Monday is the first day for Kate Bennett, Politico's new gossip columnist. When Politico editor Susan Glasser announced Bennett's hire earlier this month, she promised "a great read multiple times a week" in the mold of Diana McLellan, whose column "The Ear" was called a "must-read" in her New York Times obituary.

But how to make a gossip column stand out in a city where juicy scooplets suffuse the news reports of many outlets, from the pages of The Washington Post to the insider-focused coverage of Fishbowl DC?

For Glasser, it's simple: The column must contain original reporting, eschewing phony grip-and-grins and cocktail parties put on primarily so journalists can record them. Rather, it should be a chronicler of Washington's "tribal rituals," pulling back the curtain on the ways the capital's power brokers interact.

"I think it's certainly mining the social life of Washington, as well as its political and official life," Glasser said. "It's trying to understand and contextualize: Who are these people? How are they interacting with each other? What are their networks?"

Although the column will be informed by Bennett's voice and perspective, it will not be a place for "social punditry," Glasser said. It will also be held to the same standards as other Politico content.

This isn't Politico's first foray into gossip. Former Politico gossip columnist Anne Schroeder Mullins left in 2010 to found her own communications firm. Politico's Click blog, which carried the motto "people watching in Washington," was shut down at the end of 2013.

Click wasn't the only gossip hub to take a hit, said Patrick Gavin, a former Click staffer. He counted the cuts in May for a Washington Post column titled "Washington gossip is dead. Long live Washington gossip."

“Yeas & Nays,” The Washington Examiner's gossip offering, was closed in 2013 before being revived at Red Alert Politics. "Washington Scene" also folded, Gavin writes, and Roll Call's "Heard on the Hill" staff was cut by half.

The cuts at these places have been offset by the rise of gossip reporting in other places, Gavin said. Some of the staples of the Washington D.C. media scene, including Mike Allen's "Playbook" and ABC's "The Note," have taken drips and drabs of information that were typically within the purview of gossip columnists and elevated them to new prominence. He cited The Washington Post's recent item on Rep. Aaron Schock's Downton Abbey-inspired office as an example of traditional gossip gone mainstream.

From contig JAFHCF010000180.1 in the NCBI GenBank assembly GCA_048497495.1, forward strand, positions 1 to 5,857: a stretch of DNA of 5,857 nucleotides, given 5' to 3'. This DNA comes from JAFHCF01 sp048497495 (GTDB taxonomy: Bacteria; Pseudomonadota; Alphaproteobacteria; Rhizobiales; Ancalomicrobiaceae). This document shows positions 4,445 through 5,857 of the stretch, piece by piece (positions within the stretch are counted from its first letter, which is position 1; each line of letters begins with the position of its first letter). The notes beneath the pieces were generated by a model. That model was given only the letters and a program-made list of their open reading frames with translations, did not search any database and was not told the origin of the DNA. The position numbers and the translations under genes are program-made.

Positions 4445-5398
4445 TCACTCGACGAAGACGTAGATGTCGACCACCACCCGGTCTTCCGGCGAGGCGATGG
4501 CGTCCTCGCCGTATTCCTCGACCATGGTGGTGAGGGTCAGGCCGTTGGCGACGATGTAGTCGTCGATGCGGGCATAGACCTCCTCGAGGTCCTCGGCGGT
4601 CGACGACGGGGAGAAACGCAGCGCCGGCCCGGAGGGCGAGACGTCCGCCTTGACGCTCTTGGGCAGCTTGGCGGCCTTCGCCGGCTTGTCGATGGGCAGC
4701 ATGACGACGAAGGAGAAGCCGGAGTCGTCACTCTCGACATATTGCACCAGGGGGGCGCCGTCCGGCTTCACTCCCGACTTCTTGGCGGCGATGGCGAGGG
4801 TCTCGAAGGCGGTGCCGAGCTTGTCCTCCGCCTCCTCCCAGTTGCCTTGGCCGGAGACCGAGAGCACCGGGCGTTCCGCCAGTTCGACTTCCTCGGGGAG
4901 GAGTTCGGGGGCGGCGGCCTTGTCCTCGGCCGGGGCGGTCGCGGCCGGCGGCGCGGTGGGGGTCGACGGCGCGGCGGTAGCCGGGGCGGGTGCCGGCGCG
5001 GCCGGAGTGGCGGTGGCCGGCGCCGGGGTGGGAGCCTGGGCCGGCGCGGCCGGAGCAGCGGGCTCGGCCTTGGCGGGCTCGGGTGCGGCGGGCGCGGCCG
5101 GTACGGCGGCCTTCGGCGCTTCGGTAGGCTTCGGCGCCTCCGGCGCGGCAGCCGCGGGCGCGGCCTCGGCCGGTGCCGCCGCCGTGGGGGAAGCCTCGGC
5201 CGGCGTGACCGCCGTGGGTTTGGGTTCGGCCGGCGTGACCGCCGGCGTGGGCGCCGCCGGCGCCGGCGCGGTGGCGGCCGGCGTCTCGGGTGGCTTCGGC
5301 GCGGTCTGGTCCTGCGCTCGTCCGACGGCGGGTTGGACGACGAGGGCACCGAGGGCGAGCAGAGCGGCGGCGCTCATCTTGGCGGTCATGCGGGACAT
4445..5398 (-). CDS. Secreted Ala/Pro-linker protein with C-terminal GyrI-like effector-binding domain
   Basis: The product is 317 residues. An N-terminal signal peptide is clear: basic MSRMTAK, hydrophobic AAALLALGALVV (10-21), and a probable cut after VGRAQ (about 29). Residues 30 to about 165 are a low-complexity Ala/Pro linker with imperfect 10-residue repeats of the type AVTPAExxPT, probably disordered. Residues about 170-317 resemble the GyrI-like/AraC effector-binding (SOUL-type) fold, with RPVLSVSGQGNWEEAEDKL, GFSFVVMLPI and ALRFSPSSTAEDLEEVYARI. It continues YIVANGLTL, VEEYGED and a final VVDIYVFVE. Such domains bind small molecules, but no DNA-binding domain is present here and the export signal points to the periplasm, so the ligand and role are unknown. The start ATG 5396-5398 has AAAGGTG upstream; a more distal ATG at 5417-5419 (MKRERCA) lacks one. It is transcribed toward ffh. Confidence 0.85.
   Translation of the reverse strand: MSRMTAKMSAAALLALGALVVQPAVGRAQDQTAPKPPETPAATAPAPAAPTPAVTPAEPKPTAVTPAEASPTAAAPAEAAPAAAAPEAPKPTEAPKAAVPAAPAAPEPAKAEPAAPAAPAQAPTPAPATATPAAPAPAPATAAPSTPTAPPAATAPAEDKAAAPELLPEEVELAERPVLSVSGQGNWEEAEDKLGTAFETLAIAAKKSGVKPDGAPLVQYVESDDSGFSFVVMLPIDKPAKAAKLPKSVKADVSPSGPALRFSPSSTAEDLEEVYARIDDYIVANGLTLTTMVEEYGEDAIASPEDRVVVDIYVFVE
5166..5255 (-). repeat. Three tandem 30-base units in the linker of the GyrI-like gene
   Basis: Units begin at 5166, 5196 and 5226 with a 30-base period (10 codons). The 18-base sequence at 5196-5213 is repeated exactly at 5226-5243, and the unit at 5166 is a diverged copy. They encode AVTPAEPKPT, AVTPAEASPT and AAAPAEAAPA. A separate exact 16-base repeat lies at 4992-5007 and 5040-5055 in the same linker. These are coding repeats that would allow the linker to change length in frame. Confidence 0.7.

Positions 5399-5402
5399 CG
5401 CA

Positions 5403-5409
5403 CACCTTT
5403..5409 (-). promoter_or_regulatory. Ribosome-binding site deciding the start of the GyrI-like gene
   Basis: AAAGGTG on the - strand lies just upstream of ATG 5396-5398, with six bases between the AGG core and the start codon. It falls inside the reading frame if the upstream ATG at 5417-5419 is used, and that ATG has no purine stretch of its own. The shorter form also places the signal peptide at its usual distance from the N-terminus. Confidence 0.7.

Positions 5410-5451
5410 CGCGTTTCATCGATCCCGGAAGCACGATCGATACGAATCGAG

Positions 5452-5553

"It's true at Politico and for other reporters around town — a lot of the good stuff ends up being taken by the quote-unquote serious reporters," he said.

Mark Leibovich, The New York Times Magazine chief political correspondent whose stories are filled with colorful details that might be fodder for a gossip columnist, says the column should work, provided Bennett can land juicy stories in the social media age.

"TMZ and Twitter and stuff have sort of made the stand-alone gossip column tougher to pull off, but I think it's still doable," Leibovich said in an email. "The key is, obviously, getting good items."

If there's anyone who can pull it off, it might be Bennett. A Washington native, Bennett began her gossip reporting career for the Las Vegas Sun before becoming editor-in-chief of Vegas Magazine. She also did a stint as editor-in-chief of Capital File, which she says gave her a perch to make the kind of connections a D.C. gossip columnist needs.

Bennett tells Poynter she doesn't intend to use her column as a soapbox to rain invective on the capital's elite, rather as a place to trace whispers and innuendo and figure out what they mean for the machinations of D.C. It doesn't have to be malicious or nasty to be newsworthy, and she doesn't intend to approach it that way.

"Sure, there are times when exposing a secret or making an implication is uncomfortable for some, but I think the overall philosophy about gossip is that it needs to reveal the social anthropology that is often the glue in a powerful place like Washington," she said in an email.

Bennett sums up her philosophy on gossip by quoting columnist Liz Smith, who called it "news running ahead of itself in a red dress."

"It sounds hokey, but today's cocktail party whispers can be tomorrow's front page," she said.